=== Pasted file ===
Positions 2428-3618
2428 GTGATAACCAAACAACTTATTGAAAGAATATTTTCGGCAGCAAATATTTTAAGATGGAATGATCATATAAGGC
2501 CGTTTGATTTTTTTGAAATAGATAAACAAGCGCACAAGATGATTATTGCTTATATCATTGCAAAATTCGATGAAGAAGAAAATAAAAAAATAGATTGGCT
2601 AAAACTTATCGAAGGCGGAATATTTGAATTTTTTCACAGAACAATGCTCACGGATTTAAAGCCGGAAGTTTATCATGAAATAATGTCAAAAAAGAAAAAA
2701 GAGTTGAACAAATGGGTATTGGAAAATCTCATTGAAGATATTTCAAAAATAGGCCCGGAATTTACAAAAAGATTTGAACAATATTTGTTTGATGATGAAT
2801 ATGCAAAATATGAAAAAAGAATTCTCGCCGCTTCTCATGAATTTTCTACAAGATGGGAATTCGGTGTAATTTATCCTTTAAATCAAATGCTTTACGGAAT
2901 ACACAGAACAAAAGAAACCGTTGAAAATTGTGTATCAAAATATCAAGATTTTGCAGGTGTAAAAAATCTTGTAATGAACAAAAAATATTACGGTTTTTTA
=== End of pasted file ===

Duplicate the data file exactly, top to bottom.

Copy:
Positions 2428-3618
2428 GTGATAACCAAACAACTTATTGAAAGAATATTTTCGGCAGCAAATATTTTAAGATGGAATGATCATATAAGGC
2501 CGTTTGATTTTTTTGAAATAGATAAACAAGCGCACAAGATGATTATTGCTTATATCATTGCAAAATTCGATGAAGAAGAAAATAAAAAAATAGATTGGCT
2601 AAAACTTATCGAAGGCGGAATATTTGAATTTTTTCACAGAACAATGCTCACGGATTTAAAGCCGGAAGTTTATCATGAAATAATGTCAAAAAAGAAAAAA
2701 GAGTTGAACAAATGGGTATTGGAAAATCTCATTGAAGATATTTCAAAAATAGGCCCGGAATTTACAAAAAGATTTGAACAATATTTGTTTGATGATGAAT
2801 ATGCAAAATATGAAAAAAGAATTCTCGCCGCTTCTCATGAATTTTCTACAAGATGGGAATTCGGTGTAATTTATCCTTTAAATCAAATGCTTTACGGAAT
2901 ACACAGAACAAAAGAAACCGTTGAAAATTGTGTATCAAAATATCAAGATTTTGCAGGTGTAAAAAATCTTGTAATGAACAAAAAATATTACGGTTTTTTA